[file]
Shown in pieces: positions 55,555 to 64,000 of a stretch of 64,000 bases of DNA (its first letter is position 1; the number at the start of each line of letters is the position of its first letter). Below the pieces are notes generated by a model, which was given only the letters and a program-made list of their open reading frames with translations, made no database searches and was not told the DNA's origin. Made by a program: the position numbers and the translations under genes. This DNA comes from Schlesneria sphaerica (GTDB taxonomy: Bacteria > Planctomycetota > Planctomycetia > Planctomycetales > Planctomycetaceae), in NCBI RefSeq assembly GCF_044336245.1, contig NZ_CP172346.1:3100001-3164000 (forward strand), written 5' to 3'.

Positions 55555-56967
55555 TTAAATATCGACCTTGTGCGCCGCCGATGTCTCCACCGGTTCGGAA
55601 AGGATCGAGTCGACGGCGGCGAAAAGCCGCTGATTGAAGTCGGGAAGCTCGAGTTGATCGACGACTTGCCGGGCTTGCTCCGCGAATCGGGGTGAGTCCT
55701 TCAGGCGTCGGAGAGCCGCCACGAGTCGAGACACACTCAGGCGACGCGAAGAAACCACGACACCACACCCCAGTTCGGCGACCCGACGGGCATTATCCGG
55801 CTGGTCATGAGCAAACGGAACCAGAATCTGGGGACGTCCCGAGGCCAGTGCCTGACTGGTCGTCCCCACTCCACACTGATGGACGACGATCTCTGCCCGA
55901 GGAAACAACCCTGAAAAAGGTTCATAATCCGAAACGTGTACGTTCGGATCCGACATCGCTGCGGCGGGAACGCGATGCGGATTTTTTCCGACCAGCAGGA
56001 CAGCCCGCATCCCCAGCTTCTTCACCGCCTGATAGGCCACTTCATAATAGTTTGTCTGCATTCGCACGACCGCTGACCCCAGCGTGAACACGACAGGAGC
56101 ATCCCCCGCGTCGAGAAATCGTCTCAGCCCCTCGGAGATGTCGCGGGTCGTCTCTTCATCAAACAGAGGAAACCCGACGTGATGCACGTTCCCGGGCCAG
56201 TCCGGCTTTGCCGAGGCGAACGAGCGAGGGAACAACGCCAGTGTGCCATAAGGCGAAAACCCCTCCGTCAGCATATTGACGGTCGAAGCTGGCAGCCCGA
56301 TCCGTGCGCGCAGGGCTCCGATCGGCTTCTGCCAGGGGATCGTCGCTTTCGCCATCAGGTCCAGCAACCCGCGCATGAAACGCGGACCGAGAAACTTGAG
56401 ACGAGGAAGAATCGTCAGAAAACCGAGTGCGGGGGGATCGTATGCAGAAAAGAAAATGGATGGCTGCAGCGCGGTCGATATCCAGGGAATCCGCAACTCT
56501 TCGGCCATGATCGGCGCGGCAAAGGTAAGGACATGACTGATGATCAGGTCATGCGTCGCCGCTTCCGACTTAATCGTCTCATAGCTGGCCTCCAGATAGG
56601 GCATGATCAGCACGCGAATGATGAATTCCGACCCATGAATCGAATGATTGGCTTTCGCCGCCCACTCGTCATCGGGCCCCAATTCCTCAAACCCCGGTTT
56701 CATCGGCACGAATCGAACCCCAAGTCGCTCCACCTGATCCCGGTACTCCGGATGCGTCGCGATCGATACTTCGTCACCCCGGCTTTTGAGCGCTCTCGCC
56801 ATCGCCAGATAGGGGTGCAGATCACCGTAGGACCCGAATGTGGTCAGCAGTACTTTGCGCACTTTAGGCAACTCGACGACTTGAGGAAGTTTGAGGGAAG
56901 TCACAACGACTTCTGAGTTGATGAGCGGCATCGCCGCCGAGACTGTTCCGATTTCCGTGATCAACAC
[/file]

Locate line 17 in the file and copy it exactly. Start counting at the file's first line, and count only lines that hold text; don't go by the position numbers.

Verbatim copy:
56901 TCACAACGACTTCTGAGTTGATGAGCGGCATCGCCGCCGAGACTGTTCCGATTTCCGTGATCAACAC